BlackRock Unveils Path to Unleashing $4 Trillion Investment Boom

Researchers working inside a unit of BlackRock Inc. estimate that a reform of public financial institutions could free up as much as $4 trillion in additional investment to help emerging markets tackle the fallout of climate change.

In a paper published on Tuesday, the BlackRock Investment Institute laid out how it thinks a reform of multilateral development banks (MDBs) such as the World Bank might allow them to make better use of the capital at their disposal. Doing so would play a key role in filling the so-called climate financing gap that emerging markets currently face, BlackRock said.

The proposal comes just days before the COP28 climate summit gets underway in the United Arab Emirates. BlackRock Chief Executive Officer Larry Fink, who skipped the 2022 summit in Egypt, is on this year’s COP advisory committee and will be joining the talks in person in Dubai. The world’s largest asset manager has identified the global transition to a low-carbon economy as one of five “mega forces sweeping markets and economies.”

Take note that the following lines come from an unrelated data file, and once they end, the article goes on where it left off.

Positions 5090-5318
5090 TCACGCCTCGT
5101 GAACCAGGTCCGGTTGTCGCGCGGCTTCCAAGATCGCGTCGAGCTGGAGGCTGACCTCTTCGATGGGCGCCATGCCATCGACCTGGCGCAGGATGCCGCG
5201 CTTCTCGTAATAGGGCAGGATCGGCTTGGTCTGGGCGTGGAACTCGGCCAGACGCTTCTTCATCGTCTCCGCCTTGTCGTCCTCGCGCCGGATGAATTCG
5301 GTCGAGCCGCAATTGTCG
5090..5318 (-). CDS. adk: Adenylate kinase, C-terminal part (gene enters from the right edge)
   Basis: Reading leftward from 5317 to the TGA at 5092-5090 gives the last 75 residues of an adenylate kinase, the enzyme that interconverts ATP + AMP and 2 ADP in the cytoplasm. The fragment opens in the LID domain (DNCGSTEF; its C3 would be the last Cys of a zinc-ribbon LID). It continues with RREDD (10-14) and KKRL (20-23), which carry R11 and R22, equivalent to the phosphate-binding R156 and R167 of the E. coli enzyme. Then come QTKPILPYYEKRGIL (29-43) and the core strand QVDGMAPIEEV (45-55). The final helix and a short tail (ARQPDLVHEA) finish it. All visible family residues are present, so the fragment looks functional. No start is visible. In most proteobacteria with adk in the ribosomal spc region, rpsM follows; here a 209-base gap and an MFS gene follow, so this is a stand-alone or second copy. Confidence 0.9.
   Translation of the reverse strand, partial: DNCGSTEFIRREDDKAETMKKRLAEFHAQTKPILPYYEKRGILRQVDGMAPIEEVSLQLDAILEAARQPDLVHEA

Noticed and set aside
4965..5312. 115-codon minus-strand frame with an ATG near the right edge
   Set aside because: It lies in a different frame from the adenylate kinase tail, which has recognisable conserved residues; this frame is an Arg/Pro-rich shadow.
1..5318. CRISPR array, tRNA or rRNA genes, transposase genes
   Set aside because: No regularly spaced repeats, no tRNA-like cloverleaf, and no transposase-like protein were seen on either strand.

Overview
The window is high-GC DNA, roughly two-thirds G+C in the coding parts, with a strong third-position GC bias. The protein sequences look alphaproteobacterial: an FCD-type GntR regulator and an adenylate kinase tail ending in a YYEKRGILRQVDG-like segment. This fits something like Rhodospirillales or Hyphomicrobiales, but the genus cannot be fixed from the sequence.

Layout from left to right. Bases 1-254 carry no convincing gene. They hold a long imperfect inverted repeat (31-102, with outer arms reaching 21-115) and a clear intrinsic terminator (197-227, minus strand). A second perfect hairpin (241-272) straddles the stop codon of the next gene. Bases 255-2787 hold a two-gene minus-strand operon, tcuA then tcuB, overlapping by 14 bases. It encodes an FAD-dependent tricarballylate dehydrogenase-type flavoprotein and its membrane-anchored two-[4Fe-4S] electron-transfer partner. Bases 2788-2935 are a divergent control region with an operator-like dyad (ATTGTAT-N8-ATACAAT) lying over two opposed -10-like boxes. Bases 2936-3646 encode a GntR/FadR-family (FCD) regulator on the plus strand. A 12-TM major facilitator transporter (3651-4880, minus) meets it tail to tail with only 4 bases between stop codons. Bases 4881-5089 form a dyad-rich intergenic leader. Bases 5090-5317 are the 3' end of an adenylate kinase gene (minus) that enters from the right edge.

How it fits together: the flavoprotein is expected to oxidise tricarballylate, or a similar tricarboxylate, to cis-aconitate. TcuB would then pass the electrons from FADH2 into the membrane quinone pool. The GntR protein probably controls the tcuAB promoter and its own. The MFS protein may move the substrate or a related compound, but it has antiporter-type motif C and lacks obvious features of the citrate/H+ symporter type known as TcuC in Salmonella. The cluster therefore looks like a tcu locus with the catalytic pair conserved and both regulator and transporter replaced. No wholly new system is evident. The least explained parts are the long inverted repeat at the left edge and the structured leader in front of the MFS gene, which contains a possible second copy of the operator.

But nations experiencing the fastest increase in emissions are also those facing the biggest hurdles when it comes to accessing private capital. With that in mind, a key goal of the COP28 talks will be to come up with so-called blended finance models, whereby private investors get incentives to join public institutions in committing capital to climate projects, without the terms becoming too onerous for debtor nations.

For now, private investors face several financial disincentives, BlackRock said. “High levels of public debt in many EM countries makes attracting foreign direct investment into energy or climate resilience sectors more difficult, we think.”

MDBs, which were first created to help rebuild a war-ravaged Europe in the 1940s, are being reimagined for the era of climate change. Prominent voices calling for reform include US Treasury Secretary Janet Yellen, French President Emmanuel Macron and Barbados Prime Minister Mia Mottley, with demands for a meaningful overhaul set to play a major role during COP28 talks.